In 1932, Liga won their first football title at an amateur Pichincha tournament. Five teams participated: Liga, Gimnástico, Atlético, Cleveland. Liga won all their games, in the final match, played at the Estadio El Ejido, defeated Gladiador by a score of 4–0. Playing for Liga were Jorge Zapater, Eduardo Flores, Alfonso Cevallos, César González, Jorge Vallarino, Jorge Naranjo, Bolívar "Ñato" León, Alejandro Dávalos, Humberto Yáñez, Humberto Freire, Ernesto Guevara, with Bolívar León as coach. Liga would win amateur titles in 1952 and 1953, before the league turned professional the following year. By 1955, the amateur football association in Pichincha had evolved into the Asociación de Fútbol No Amateur de Pichincha, which subsequently organized a professional league for their member clubs from Quito and Ambato; the inaugural Campeonato Professional Interandino was held in 1954. Liga won the league's first title, under the management of Lucho Vásquez; the club finished as the runner-up in 1955 and 1956, before winning again in 1958 under Argentine Roberto Ortega.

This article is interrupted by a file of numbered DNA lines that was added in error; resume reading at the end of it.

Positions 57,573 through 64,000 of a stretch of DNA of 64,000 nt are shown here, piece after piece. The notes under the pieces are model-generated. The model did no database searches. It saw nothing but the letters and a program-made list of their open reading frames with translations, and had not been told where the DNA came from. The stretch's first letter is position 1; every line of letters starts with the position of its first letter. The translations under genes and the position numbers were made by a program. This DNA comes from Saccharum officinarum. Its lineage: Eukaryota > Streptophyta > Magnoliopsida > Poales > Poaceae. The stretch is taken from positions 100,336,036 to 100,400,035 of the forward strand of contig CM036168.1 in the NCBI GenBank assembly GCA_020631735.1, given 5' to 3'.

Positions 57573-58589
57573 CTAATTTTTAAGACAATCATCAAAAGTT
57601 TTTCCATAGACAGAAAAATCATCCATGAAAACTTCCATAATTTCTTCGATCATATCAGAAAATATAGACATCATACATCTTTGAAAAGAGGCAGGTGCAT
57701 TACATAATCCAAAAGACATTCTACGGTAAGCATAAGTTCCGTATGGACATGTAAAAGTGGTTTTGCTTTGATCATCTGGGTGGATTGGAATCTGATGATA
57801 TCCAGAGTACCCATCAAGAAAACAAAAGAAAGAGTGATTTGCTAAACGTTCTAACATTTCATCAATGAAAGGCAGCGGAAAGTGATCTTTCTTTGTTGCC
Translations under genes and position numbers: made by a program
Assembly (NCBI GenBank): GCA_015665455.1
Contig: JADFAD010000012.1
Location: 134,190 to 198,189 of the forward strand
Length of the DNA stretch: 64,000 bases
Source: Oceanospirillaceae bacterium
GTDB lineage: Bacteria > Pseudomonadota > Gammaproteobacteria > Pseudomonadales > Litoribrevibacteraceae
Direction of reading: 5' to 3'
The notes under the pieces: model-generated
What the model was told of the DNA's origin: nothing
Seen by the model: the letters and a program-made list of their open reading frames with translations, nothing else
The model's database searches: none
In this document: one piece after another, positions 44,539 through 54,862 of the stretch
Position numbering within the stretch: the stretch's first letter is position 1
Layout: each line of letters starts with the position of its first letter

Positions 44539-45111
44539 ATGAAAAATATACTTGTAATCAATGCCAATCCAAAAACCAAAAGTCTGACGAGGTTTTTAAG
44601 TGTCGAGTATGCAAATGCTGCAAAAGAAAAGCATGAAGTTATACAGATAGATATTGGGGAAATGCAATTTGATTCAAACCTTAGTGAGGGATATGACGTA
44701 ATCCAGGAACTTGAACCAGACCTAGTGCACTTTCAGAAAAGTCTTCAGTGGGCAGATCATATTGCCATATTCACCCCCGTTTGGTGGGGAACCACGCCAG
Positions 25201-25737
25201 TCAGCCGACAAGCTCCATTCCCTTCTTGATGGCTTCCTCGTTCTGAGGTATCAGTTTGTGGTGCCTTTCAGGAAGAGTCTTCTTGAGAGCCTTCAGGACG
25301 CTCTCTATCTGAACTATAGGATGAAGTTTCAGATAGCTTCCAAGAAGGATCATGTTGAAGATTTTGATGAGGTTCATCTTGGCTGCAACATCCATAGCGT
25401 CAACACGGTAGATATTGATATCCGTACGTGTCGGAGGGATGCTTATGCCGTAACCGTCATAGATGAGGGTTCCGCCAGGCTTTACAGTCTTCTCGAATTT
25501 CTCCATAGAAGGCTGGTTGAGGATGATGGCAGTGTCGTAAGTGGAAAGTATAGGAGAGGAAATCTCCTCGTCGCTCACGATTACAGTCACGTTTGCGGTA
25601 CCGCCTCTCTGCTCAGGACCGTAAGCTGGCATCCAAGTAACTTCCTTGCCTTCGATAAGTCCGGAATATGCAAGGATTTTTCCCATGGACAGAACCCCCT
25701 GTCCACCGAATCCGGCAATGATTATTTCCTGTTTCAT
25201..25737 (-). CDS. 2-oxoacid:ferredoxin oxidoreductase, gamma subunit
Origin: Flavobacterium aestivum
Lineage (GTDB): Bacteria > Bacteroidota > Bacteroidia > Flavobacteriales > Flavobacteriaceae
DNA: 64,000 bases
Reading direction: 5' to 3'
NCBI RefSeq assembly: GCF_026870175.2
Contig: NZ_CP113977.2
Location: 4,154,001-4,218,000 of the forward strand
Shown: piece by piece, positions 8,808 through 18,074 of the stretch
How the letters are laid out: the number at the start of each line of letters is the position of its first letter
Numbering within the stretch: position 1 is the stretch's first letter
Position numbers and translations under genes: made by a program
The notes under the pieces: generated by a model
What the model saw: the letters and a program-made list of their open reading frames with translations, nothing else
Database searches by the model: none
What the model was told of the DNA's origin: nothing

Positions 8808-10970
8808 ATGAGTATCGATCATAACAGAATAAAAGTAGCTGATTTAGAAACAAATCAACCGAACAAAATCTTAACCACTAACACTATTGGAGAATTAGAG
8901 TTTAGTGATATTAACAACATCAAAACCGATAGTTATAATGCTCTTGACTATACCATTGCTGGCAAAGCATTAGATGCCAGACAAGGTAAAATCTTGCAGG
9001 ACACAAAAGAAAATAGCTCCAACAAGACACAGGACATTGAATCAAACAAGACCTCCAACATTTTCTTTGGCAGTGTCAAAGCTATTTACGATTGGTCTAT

The club won four titles during the 1960s, in 1960, 1961, 1966, 1967, finished as runner-up in 1962, 1963, 1964. Liga had the most successful run of any professional Interandino-era club, accumulating a total of 6 regional titles. In 1957 and from 1960 onwards, winning the Interandino title qualified a team to participate in a tournament which crowned a national champion of Ecuadorian professional football. Liga first participated after winning the Interandino cup that year; the team's three subsequent Interandino victories did not lead to a national title. Foreign players became integral to the squad during the 1960s. International players included Paulista José Gomes Nogueira in 1960, Chilean Román Soto in 1961, Paraguayan José María Ocampo in 1966. In 1967, all regional tournaments were discontinued in favor of a single national tournament. Liga won its first national championship in 1969, one year after joining the new league, under the leadership of Brazilian José Gomes Nogueira. Liga's ranks at the time included Francisco "El Tano" Bertocchi, Jorge Tapia, Armando "Tito" Larrea, Carlos Ríos, Santiago Alé, Enrique Portilla, Ramiro Tobar.